"A robbery of any magnitude frequently involves a score or more of persons in its suggestion and execution. Of the crimes cognizable in courts by far the most mischievous is theft. In the first place, it is out of all proportion the most extensive crime; in the next place, it involves far more demoralization. A crime of violence is perpetrated by one or, at most, two individuals. Almost all crimes are isolated except thefts, which are in a great measure gregarious. It is especially adapted to children."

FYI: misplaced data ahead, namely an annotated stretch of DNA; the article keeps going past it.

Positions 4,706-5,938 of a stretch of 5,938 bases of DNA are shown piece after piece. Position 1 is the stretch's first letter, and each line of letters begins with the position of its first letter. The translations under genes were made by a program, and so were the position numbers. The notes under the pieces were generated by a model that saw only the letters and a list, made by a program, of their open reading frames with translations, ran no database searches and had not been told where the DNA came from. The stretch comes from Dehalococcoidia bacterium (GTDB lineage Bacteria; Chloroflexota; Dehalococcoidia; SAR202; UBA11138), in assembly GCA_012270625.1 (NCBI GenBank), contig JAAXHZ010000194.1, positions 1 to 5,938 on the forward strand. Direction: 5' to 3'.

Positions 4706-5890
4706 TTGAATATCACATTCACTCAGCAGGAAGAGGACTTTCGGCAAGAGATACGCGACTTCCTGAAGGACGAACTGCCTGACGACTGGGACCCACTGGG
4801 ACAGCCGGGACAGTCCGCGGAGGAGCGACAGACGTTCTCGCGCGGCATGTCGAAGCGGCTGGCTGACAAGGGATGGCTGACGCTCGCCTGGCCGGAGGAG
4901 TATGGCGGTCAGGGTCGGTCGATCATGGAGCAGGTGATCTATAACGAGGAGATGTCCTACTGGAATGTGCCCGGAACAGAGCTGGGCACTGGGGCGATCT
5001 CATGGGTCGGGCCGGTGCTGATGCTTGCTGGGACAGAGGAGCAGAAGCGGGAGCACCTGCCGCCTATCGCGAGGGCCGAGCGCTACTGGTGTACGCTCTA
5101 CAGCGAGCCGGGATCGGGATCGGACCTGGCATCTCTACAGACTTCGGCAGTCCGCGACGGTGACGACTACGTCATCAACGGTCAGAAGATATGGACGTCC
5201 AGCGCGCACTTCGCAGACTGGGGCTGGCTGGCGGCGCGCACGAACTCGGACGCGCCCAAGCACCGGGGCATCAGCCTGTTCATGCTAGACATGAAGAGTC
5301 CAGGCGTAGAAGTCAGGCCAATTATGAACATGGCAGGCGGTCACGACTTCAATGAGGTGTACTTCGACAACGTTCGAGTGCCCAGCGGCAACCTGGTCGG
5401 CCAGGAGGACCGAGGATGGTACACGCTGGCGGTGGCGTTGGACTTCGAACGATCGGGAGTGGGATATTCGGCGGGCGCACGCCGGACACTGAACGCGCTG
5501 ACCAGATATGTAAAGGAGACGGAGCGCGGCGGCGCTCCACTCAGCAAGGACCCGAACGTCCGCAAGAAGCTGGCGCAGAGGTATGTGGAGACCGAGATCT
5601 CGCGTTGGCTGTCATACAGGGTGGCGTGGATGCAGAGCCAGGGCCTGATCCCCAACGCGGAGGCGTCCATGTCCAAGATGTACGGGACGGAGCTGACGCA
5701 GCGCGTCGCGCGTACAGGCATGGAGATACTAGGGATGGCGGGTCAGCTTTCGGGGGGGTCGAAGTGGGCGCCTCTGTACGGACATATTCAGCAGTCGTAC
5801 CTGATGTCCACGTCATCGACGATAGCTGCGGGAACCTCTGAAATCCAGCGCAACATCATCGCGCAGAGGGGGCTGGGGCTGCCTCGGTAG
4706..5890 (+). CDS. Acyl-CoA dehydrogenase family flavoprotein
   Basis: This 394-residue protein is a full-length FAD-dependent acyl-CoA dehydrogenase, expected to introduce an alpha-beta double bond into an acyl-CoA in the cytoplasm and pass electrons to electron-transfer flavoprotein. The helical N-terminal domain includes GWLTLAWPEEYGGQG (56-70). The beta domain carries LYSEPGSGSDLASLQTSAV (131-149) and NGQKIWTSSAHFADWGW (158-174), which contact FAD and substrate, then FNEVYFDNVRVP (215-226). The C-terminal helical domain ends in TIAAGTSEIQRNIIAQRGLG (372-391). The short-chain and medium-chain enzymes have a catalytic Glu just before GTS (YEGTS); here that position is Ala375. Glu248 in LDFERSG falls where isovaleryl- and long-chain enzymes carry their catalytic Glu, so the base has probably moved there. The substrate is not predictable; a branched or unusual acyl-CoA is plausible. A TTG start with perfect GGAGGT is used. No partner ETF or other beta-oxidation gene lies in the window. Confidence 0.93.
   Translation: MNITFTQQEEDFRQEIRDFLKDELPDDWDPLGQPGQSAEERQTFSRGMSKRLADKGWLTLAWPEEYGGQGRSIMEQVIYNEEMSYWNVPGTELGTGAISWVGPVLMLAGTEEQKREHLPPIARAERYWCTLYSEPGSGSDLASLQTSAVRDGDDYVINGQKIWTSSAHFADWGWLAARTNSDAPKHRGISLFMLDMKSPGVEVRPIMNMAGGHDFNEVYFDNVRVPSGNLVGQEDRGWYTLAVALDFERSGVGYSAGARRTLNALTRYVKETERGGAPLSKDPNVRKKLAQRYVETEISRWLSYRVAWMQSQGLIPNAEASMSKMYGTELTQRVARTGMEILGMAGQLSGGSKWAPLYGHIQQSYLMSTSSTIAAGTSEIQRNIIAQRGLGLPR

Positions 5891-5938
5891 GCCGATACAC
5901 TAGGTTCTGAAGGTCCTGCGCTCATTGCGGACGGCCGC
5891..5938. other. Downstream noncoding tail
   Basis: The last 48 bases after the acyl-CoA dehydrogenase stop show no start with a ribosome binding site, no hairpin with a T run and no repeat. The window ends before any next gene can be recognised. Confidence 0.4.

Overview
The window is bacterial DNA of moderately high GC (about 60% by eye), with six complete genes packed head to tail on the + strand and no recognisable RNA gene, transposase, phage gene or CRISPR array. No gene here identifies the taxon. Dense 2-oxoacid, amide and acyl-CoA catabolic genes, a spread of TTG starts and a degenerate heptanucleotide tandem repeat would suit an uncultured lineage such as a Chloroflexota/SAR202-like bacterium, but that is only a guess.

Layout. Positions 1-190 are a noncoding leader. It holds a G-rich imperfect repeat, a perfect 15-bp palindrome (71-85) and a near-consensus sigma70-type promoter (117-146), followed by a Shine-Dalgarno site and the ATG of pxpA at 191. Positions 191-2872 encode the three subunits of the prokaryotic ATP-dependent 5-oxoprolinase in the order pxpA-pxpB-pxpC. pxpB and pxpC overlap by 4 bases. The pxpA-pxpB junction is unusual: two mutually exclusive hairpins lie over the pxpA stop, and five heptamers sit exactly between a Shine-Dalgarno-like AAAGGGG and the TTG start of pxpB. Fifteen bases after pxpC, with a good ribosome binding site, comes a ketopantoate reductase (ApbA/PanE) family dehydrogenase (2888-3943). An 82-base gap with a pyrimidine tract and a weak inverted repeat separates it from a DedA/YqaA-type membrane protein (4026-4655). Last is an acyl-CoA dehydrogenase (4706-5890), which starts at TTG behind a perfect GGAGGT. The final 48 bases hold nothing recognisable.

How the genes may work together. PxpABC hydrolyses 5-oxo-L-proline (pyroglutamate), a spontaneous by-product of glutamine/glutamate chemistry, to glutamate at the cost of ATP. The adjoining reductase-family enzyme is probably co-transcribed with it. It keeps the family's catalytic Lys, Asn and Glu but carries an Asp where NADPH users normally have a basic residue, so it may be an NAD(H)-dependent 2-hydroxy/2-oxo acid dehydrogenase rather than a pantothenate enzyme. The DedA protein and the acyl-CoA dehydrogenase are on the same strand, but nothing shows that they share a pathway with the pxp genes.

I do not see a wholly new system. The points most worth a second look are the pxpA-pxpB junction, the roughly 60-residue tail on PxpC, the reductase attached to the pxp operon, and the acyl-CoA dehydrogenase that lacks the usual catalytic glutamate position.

Now, Sir, it is the children who are taught in these thieves' nurseries in the East and south of London, and until these nurseries are destroyed there is no hope that thieving can be checked in this or in any other country. We cannot at once get rid of that crime, but we can, at all events, abate it, and bring London into somewhat closer similitude than it now bears to the capital of a great civilized nation. If the police were only some night to make a cordon around Kent-street and the Mint, in the Borough, and take all they found within their lines - man, woman and child - I can't help thinking from what I saw that they would do great good to the metropolis and its ratepayers. I venture to say that they would find two-thirds of their captives, not alone convicted thieves, but thieves living only by theft. In the Mint - I suppose from old tradition - the manufacture of spurious money is carried on more extensively than in any other part of London. Of course the police don't know where these places are; they can only "suspect." But they can point to the low beerhouses where bad money can be bought. The best counterfeits command prices of 9s. a dozen for florins, 5s. a dozen for shilling, and 3s. a dozen for sixpences. These coins might be taken casually even by the most experienced persons, while others, which are mere leaden counters, fetch as little as 2s. 6d. the dozen florins; but these can only be safely passed on drunken men. It is useless for the police to declaim against these notorious haunts. If they searched them, they would find nothing, and all their representations as to their infamous character weigh nothing with the Excise so long as the man who keeps the den open is able to pay for his licence. In the same way the police can point to low beerhouses where card-sharping, skittle-sharping, and hocussing is of almost daily occurrence. I was rather incredulous of this, but my Detective assured me that for one case of this kind that came to light more than 200 were passed over unnoticed. The people thus victimized are, very naturally, ashamed of their folly and crime, and do not wish to make public how they have been inveigled into these sinks; in most cases by young girls. Of course no one sympathizes with the foolish sots who are thus beguiled; but is it quite right that the Government should virtually sanction the keeping of these houses, and not only take the wages of their iniquity, but actually give them immunity by removing their control from the police? The Excise is to all intents and purposes the landlord of these places, and a landlord knowingly receiving for his rent stolen property would be answerable to the law. Is it not, then, a delicate refinement to say that he shall not be equally liable for receiving money which is by public repute derived from the open encouragement of fraud and theft? In this matter I am afraid the Excise cannot be said to be "Not guilty."